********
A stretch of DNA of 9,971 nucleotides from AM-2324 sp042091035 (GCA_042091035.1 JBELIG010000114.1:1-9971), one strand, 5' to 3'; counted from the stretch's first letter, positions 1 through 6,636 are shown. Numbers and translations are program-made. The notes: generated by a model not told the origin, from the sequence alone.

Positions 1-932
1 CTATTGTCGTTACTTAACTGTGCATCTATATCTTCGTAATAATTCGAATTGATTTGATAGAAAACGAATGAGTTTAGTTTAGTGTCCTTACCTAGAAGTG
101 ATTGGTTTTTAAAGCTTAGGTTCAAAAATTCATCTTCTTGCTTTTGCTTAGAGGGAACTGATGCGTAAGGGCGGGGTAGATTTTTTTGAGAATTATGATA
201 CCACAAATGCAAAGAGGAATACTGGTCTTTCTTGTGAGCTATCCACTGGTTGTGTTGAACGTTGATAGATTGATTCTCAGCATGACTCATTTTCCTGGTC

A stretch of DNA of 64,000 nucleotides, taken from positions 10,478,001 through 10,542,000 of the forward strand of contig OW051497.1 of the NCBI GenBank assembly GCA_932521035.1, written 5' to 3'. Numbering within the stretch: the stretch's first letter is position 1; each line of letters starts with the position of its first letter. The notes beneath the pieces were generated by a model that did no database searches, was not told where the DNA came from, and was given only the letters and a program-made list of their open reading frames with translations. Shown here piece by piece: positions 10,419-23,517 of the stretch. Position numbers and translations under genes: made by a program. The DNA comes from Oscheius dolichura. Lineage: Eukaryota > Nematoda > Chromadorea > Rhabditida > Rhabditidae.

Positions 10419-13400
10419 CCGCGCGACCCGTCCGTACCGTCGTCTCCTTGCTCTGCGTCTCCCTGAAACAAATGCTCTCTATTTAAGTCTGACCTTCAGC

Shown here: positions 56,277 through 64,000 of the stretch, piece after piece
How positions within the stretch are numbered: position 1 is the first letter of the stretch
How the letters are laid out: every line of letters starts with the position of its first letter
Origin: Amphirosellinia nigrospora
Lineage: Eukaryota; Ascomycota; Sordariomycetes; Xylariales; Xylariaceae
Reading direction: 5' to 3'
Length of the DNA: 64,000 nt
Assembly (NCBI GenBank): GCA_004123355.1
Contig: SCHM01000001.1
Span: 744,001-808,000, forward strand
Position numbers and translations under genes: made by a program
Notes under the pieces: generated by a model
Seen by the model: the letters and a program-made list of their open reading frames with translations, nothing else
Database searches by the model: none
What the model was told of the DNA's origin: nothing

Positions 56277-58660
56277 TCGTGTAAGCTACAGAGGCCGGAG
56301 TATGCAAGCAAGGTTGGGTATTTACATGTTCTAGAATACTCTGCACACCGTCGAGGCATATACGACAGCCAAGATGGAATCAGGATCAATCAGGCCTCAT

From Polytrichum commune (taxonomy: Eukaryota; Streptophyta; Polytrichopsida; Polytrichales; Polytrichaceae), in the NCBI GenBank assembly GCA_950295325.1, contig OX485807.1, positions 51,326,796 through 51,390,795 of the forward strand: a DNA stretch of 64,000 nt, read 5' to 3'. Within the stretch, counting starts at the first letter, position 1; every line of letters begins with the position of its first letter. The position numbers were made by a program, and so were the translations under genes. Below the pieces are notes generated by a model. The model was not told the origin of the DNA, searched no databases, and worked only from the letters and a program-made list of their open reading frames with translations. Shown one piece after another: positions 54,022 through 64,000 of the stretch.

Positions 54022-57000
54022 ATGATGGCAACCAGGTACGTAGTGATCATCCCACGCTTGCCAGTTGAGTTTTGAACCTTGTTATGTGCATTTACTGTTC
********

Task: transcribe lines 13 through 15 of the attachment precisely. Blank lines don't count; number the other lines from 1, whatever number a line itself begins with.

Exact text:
Lineage: Eukaryota; Ascomycota; Sordariomycetes; Xylariales; Xylariaceae
Reading direction: 5' to 3'
Length of the DNA: 64,000 nt